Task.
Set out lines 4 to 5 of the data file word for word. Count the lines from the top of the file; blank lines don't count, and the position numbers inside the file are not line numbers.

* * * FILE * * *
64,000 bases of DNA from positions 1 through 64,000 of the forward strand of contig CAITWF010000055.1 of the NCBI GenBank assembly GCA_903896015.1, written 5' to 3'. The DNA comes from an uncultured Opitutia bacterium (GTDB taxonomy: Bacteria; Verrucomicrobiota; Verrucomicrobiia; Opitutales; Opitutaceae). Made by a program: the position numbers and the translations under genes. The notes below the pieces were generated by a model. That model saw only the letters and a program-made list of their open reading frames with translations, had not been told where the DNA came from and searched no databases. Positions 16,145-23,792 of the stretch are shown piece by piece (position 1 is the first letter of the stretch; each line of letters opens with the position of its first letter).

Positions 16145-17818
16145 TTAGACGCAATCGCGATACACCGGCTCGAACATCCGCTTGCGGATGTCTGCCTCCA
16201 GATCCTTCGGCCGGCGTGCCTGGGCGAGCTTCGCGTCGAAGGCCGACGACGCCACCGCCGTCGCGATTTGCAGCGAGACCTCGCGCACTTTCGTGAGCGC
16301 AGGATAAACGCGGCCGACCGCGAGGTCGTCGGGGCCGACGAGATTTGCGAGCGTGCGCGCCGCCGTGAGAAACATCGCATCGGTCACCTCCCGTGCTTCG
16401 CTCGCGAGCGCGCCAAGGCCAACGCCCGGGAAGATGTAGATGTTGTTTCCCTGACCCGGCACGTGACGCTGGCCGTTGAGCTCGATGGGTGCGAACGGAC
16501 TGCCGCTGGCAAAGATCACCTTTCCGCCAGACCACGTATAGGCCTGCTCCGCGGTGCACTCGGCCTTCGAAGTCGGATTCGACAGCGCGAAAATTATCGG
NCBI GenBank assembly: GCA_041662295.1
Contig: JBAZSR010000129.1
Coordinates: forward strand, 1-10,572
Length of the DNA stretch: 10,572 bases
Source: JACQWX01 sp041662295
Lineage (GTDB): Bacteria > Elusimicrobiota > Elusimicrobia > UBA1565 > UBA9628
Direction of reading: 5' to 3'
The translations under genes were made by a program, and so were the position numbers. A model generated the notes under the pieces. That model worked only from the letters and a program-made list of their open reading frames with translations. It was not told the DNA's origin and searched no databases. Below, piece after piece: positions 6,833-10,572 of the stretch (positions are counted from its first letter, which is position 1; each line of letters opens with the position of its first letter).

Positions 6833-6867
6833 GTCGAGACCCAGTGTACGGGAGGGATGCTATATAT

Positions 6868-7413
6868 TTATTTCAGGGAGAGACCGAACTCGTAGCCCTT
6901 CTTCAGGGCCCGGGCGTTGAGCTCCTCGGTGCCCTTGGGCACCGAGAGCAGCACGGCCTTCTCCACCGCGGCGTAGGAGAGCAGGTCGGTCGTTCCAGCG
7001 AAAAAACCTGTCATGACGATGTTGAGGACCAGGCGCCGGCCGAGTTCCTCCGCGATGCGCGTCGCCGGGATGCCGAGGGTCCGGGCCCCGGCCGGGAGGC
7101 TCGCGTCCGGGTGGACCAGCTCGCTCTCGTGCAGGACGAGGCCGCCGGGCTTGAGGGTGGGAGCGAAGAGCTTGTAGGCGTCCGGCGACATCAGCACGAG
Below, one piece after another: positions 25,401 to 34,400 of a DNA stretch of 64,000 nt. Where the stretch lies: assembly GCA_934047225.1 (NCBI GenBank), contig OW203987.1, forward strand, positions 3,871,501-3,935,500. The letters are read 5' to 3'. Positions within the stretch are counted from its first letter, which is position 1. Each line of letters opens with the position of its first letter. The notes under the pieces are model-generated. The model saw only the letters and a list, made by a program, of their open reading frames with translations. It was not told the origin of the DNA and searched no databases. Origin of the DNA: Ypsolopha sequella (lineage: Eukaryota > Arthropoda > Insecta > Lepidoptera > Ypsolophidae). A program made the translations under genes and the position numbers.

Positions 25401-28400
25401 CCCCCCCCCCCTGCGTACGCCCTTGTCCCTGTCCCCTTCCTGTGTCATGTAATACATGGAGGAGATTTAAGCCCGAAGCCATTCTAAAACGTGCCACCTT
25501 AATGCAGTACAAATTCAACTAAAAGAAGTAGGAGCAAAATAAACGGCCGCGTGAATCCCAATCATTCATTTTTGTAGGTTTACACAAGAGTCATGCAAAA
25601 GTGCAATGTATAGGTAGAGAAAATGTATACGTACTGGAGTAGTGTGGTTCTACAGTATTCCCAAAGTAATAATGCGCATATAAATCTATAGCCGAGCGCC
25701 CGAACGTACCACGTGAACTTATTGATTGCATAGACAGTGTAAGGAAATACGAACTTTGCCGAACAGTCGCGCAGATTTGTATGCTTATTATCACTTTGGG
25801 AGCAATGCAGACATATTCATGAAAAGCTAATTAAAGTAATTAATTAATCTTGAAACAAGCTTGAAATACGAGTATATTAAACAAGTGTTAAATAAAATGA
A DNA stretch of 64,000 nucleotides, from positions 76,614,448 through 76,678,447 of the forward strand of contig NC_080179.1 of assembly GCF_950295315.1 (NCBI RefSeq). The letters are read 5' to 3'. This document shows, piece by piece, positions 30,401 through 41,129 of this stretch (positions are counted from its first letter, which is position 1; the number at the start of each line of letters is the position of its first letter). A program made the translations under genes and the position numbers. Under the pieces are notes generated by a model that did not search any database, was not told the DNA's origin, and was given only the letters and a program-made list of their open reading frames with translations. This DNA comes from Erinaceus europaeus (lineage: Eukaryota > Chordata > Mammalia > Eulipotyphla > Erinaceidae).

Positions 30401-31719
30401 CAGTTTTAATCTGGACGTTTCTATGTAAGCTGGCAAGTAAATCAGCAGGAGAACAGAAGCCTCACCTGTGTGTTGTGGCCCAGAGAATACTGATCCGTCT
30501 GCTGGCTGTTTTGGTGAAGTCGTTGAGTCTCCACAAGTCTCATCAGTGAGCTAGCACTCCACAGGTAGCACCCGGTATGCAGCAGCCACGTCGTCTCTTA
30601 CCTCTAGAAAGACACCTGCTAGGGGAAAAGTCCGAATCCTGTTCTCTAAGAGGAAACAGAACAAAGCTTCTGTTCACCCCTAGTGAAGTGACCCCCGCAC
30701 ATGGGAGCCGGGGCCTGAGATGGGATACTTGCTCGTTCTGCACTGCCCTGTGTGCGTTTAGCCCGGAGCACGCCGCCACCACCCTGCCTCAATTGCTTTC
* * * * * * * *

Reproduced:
16201 GATCCTTCGGCCGGCGTGCCTGGGCGAGCTTCGCGTCGAAGGCCGACGACGCCACCGCCGTCGCGATTTGCAGCGAGACCTCGCGCACTTTCGTGAGCGC
16301 AGGATAAACGCGGCCGACCGCGAGGTCGTCGGGGCCGACGAGATTTGCGAGCGTGCGCGCCGCCGTGAGAAACATCGCATCGGTCACCTCCCGTGCTTCG